We’re using a SSL-secured site to provide external access to some services via HTTP (which makes it “https”), and are using client-side certificates to address two-way authentication issues.
Then there was the famous “man-in-the-middle” problem during session renegotiation that was detected in 2009. Fixing it required architectural changes, and it took it’s time. But eventually, the changes made it into the httpd servers and the Openssl stack that many of them rely on.
Since then, we’ve experienced two practical problems: With the first updates, some of our server-side applications had trouble dealing with clients during SSL re-negotiations. That was many months ago and resulted in entries like “Re-negotiation handshake failed: Not accepted by client!?” in the server error log. The “fix” was to set up the affected site in such a way that all directories had identical settings for the “SSLVerifyClient” option, thus avoiding the re-negotiation.
But lately we had to change a site that needed different settings per directory – part of the site had to have it’s traffic protected and the server authenticated to the client (by using a server-side certificate and setting “SSLVerifyClient optional”), while some areas needed to protect access by verifying the clients’ certificates, thus operating with “SSLVerifyClient require”. This was with SLES11SP2, so it’s up-to-date code, at least from the distribution’s point of view.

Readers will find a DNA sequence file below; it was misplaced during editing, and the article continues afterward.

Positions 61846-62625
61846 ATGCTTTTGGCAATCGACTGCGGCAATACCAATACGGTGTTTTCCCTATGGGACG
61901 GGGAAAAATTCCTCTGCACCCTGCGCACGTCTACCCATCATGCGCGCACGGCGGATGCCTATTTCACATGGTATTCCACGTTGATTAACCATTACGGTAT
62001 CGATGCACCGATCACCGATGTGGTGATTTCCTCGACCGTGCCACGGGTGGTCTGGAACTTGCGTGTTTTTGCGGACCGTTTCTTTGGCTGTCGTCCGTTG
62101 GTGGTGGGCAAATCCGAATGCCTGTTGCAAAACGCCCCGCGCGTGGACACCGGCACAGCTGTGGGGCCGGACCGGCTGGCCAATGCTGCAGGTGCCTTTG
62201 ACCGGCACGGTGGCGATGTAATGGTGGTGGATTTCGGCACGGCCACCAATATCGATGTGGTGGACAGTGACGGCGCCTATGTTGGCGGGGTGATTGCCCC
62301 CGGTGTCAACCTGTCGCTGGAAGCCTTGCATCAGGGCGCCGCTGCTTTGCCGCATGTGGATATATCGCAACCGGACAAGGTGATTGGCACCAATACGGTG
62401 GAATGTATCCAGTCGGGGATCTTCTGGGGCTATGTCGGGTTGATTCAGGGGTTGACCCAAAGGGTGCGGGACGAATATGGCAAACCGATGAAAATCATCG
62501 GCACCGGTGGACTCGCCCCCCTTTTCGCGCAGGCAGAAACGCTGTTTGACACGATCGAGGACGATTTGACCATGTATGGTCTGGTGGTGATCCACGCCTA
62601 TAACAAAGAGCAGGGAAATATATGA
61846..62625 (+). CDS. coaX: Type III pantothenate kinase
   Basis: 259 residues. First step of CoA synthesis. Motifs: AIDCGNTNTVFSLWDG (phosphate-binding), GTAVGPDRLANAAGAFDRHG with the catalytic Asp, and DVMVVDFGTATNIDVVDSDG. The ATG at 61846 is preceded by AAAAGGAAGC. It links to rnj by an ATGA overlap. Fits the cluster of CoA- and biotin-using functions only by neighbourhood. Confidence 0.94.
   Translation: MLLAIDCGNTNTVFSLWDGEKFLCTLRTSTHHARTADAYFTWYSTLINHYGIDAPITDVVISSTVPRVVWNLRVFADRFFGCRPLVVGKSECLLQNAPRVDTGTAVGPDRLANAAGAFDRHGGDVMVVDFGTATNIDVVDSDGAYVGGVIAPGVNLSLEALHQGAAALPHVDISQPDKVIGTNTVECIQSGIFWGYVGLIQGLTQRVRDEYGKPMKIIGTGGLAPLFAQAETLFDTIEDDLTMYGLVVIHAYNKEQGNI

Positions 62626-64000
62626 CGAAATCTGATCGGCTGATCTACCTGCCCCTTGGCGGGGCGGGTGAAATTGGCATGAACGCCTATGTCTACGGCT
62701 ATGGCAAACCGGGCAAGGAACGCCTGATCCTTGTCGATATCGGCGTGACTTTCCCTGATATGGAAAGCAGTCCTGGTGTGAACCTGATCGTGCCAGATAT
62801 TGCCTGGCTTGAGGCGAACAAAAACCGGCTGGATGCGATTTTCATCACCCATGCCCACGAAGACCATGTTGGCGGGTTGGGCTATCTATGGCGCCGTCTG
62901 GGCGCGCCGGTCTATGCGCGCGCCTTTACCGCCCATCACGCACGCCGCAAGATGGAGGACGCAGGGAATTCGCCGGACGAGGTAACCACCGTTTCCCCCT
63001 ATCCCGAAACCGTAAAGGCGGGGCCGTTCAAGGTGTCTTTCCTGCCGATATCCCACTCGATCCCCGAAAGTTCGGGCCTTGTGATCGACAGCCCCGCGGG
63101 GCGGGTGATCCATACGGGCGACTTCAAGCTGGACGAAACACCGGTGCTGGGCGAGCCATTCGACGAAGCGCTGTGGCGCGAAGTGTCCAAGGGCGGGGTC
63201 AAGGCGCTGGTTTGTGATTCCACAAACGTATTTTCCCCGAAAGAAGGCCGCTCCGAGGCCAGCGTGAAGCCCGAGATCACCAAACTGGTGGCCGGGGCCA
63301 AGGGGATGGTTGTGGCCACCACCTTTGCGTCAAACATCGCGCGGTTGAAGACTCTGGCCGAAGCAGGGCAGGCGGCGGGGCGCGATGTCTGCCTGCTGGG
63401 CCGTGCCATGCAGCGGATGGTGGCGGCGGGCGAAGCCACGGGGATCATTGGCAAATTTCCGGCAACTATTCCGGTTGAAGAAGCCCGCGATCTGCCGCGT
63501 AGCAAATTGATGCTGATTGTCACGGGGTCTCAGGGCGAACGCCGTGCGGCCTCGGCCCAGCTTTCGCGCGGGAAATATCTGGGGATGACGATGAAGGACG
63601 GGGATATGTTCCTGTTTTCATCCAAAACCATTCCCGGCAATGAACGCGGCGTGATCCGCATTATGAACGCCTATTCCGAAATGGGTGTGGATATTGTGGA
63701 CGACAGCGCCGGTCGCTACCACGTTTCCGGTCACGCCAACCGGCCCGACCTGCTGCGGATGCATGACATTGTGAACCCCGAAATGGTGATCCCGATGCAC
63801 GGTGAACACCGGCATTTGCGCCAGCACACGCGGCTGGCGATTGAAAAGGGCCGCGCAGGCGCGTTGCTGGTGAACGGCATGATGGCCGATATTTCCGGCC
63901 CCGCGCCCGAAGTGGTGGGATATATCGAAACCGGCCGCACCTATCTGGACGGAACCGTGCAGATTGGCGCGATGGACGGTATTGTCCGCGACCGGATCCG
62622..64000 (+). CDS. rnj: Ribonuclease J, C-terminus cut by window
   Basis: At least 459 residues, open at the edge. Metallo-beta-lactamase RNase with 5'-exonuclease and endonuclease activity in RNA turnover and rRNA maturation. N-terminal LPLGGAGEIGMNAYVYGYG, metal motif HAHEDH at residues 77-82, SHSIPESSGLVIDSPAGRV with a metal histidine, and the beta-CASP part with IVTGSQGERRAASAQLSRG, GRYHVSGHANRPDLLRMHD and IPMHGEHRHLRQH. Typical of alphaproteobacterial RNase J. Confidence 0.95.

When we changed the server configuration, users that had to do larger uploads (i.e. when using a webmail application on that server and adding larger attachments) were struck by the old symptoms. Fortunately, the server log had a new and more obvious message to present: “request body exceeds maximum size (131072) for SSL buffer”.
Actually it’s the same root cause that’s behind this message: During a POST request, the client’s data is sent to the server and eventually the server will detect that a re-negotiation of the SSL session parameters is needed. That’s the moment when the POST data has to be stored somewhere – in the “SSL buffer” mentioned in the message. And in order to handle larger uploads, you’ll have to bump up that buffer size, which can easily be done by adding the “SSLRenegBufferSize” to the server configuration. Fortunately, this can be handled on a per-directory basis, as requests making use of that buffer need not necessarily be authenticated. Bumping up that limit for all areas of the server can leave the doors open for a denial-of-service attack.
Anyhow, once we’ve increased the value of that parameter to the actual demand of the application (or rather that of the users), everything was back to usable.